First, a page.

Matthew 26:8-9 – and when the disciples saw it, they were indignant saying, “Why this waste? For this could have been sold for a large sum and given to the poor.”
Imagine, for a moment, that you are Mary. You are acting out of pure, loving motives. You ‘go out on a limb’ to serve Jesus in a way that no one else has ever done. You did not hold anything back; you gave of your money, your time and yourself. You have 100% of yourself invested in this act of love and devotion.
And then…your act of love is publicly scorned and questioned by those closest to Jesus. I imagine the words of the disciples cut her deeply, probably to her very core. Maybe she felt her face turning red. Perhaps she had to choke back some tears at this stinging rebuke. Maybe she wanted to run and hide. Can you imagine the embarrassment she felt?
Immediately, before she is forced to try and defend her actions, Jesus weighs in on the issue. He defends Mary in front of the whole gathering.
Matthew 26:10-11 – But Jesus, aware of this, said to them, “Why do you trouble the woman? For she has done a beautiful thing to me. For you always have the poor with you, but you will not always have me.”
Now, don’t make the mistake of thinking that God does not care for the poor. Nothing could be further from the truth. Even in the Old Testament law, God made provisions for taking care of the poor.
Clearly, there is something else going on here. The disciples, who were looking for an immediate end to the Roman government and an equally immediate coming of the kingdom of God, did not seem to fully understand that Jesus was about to die. Jesus uses this opportunity to once again clearly confirm his death.
He then honors Mary by saying that her act of love would be proclaimed to the whole world!
Mark 14:9 – And truly I say to you, wherever the gospel is proclaimed in the whole world, what she has done will be told in memory of her.
And so, ever since that time, her story has been shared with generation after generation.
Which people in this biblical account do you most clearly identify with?
Perhaps you are like Simon the leper. Maybe you were once an outcast in your community. It could have been for any number of reasons. Maybe you were the one who abused alcohol or drugs. Maybe you were the one who needed attention and affirmation and you sought it in multiple partners of the opposite sex. Maybe you were the one who was harsh and judgmental toward others.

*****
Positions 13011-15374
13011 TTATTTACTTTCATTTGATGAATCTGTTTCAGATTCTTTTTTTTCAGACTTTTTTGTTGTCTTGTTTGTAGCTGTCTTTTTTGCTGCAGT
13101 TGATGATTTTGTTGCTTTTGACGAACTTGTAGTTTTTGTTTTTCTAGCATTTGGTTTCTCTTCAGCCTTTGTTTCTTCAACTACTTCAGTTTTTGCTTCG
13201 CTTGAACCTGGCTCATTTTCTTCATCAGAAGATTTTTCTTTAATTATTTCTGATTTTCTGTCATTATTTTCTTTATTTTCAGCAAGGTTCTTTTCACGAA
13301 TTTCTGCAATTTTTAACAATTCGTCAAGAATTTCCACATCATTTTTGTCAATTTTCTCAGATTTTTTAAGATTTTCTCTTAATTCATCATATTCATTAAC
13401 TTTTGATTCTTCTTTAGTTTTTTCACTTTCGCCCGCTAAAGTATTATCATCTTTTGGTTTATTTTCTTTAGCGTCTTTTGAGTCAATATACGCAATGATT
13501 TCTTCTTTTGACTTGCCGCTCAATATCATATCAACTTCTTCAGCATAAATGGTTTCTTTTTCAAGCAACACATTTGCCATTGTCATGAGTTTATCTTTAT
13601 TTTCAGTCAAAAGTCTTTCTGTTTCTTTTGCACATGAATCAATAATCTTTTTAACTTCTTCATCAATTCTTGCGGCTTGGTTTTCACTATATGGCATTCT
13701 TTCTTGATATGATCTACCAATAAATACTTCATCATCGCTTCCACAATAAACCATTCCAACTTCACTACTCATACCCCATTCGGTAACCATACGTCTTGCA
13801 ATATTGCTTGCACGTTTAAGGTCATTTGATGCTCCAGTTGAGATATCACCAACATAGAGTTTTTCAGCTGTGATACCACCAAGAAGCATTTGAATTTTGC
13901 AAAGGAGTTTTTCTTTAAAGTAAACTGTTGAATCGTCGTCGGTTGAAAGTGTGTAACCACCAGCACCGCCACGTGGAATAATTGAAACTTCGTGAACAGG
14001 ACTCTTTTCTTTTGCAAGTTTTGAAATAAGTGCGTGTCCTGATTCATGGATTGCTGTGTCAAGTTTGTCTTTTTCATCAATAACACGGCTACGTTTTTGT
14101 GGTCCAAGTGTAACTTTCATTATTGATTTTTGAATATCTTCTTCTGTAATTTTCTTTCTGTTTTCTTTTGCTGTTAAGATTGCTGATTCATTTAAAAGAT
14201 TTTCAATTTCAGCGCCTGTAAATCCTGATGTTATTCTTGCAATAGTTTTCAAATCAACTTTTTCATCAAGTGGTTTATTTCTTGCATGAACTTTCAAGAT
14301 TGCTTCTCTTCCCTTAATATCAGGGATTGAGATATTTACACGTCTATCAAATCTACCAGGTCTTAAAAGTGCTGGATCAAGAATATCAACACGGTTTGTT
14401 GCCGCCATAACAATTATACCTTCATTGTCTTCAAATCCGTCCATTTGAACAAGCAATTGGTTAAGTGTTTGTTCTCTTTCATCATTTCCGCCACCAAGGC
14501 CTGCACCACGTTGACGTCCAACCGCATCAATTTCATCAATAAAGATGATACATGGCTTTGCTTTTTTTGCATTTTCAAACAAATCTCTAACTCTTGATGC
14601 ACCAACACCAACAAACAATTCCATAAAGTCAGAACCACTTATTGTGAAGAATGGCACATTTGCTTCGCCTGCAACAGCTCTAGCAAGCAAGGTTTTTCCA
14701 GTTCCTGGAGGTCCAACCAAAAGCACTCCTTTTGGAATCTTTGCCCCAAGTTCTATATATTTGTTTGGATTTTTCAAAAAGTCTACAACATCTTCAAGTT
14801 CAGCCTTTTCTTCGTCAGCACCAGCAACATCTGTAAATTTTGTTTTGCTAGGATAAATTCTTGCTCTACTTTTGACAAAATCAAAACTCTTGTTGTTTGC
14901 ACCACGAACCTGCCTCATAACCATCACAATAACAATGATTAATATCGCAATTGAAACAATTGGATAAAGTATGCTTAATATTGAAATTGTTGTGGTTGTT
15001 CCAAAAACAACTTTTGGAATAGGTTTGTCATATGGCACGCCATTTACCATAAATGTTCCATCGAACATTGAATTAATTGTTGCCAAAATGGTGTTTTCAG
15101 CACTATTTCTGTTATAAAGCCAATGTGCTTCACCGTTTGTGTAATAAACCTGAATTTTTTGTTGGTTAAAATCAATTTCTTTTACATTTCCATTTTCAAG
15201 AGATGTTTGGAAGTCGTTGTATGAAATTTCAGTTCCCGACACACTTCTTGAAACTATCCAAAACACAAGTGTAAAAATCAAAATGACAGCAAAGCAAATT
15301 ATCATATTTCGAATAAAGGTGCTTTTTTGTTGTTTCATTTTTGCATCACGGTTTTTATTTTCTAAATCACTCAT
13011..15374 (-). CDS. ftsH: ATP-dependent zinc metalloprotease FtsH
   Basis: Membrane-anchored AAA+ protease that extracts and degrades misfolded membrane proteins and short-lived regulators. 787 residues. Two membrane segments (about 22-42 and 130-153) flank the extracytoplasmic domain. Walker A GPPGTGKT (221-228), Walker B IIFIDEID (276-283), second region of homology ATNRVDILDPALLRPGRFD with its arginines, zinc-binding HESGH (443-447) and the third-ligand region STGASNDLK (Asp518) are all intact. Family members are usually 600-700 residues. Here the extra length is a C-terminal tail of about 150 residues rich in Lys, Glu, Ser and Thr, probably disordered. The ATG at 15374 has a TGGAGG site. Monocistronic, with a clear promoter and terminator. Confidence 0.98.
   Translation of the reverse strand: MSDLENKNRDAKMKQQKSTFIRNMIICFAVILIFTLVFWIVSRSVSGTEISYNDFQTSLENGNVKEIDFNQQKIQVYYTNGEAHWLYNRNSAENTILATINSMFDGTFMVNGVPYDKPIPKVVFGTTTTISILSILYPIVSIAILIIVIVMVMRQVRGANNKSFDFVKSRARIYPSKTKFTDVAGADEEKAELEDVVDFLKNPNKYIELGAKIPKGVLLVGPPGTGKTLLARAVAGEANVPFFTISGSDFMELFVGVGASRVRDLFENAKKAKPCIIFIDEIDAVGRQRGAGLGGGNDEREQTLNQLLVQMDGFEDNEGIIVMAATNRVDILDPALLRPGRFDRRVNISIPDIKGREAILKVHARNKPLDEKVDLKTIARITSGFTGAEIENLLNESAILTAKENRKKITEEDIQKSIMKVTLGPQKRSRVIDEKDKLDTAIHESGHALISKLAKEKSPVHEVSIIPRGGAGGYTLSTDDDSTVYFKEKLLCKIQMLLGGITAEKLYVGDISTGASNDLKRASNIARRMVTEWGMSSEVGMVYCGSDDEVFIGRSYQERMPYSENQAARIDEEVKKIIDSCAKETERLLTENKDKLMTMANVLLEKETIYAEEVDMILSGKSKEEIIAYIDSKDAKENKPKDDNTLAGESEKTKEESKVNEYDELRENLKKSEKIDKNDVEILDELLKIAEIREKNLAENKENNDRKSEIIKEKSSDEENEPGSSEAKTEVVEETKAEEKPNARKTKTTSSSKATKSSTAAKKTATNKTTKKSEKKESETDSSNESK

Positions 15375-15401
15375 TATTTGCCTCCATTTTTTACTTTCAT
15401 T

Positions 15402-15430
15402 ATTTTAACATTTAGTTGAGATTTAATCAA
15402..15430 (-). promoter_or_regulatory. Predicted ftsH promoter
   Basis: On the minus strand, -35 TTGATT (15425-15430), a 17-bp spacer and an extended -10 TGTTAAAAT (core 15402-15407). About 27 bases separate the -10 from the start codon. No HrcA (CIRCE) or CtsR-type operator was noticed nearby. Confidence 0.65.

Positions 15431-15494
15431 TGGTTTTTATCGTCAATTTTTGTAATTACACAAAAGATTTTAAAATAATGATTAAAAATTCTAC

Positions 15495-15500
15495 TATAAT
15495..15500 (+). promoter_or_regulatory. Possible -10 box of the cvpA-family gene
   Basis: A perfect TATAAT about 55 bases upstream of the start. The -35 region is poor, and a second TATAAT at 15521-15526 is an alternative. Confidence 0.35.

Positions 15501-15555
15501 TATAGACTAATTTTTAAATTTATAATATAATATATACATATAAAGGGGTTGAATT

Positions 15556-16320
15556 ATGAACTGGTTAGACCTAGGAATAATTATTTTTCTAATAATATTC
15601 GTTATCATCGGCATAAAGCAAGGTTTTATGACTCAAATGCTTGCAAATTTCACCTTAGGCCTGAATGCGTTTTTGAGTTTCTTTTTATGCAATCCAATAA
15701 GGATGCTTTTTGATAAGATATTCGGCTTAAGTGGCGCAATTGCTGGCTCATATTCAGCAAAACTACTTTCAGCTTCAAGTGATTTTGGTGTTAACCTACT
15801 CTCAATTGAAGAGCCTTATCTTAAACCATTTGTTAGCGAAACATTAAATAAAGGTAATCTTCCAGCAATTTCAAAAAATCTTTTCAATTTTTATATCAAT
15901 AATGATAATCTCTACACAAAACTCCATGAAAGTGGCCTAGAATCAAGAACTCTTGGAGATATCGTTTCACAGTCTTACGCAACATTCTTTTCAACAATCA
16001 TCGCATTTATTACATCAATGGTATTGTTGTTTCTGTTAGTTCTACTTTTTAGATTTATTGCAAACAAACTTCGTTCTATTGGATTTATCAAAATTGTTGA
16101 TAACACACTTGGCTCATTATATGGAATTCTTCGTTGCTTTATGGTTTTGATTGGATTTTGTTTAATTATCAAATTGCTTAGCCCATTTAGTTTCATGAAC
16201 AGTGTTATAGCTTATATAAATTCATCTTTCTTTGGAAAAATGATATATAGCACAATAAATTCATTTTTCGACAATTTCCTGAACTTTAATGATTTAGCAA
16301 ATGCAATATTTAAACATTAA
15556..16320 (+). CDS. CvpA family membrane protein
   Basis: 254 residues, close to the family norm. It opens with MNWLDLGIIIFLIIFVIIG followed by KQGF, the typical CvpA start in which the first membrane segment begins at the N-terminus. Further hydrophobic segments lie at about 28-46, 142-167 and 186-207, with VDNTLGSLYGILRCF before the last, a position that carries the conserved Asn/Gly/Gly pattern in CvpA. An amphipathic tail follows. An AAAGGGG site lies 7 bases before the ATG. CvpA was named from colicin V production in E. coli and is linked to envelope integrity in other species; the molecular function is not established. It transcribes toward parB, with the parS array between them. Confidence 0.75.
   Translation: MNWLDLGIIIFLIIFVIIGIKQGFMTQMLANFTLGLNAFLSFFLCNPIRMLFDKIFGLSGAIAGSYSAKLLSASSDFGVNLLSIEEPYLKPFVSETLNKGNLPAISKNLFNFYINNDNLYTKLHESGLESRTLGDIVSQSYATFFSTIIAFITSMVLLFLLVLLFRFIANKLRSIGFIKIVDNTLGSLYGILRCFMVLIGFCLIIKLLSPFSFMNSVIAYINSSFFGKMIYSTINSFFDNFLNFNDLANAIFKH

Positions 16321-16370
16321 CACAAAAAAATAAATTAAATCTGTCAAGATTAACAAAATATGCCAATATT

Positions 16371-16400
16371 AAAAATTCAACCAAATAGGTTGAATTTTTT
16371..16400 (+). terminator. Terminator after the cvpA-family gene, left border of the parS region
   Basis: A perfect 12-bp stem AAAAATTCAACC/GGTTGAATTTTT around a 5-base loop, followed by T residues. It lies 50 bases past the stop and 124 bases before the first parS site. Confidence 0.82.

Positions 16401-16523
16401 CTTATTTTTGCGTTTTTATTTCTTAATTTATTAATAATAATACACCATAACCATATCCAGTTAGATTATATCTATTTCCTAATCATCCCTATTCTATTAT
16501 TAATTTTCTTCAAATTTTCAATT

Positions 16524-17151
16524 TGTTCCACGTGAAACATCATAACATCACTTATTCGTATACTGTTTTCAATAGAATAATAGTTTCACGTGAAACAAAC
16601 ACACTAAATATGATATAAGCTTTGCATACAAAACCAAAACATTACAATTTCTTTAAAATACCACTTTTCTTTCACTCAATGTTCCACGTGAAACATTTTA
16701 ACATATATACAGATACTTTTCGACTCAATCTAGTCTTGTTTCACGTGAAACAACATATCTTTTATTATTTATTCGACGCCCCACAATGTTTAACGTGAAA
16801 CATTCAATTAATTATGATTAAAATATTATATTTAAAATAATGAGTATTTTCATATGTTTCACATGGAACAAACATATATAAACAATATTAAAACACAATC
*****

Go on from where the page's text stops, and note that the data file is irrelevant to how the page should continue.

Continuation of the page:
Regardless of the circumstances, know this: like Simon, you can be forgiven and set free!
There is nothing you can do that Jesus cannot forgive! He paid the price for ALL sin, even the sins we like to classify as ‘big’ ones. All you need to do is repent and ask him to forgive you. He will cleanse you with his blood and make you into a new creature in Christ. Don’t wait – he is willing to do it now!
What has you in bondage? There is no chain that our God cannot break! Don’t wait – ask him now.
John 8:36 – He whom the Son sets free is free indeed.
This narrative shows that people will remember your past. At first, that may depress you, especially if you know you are no longer the person who did those awful things. But what this really is, is a testimony opportunity. When someone remembered Simon as the leper, he could respond, “True! I used to be a leper, but Jesus has set me free! Now I am totally healed. Would you like to be free of your bondages? Jesus can do it for you!”
If you past has been washed by the blood of Christ, it is no longer an embarrassment, it is a testimony. Rather than being ashamed of it, use it as a chance to testify to the goodness of Christ. Your testimony could really encourage someone else.
What about Mary? I think we can all identify with her in some regards, which is one of the reasons I believe God preserved this lesson for us three times in the New Testament.
We saw that Mary gave Jesus a precious gift, a gift that no one else could give. What about you? What gifts can you offer him? One thing you can offer is your praise.
Since you have been uniquely made, and you have unique life experiences, you praise and worship God in a unique way. For example, Mary had her brother raised from the dead and restored to her. Can you imagine the praise that she gave to Jesus for that?
I can’t give God praise for resurrection in the same way that Mary did, because no one in my family has ever been raised from the dead. However, you and I probably have some neat instances of things that God has done for us that Mary did not experience. As a result, we have reasons to praise and rejoice in God our savior that Mary did not have. What unique praise can you give him?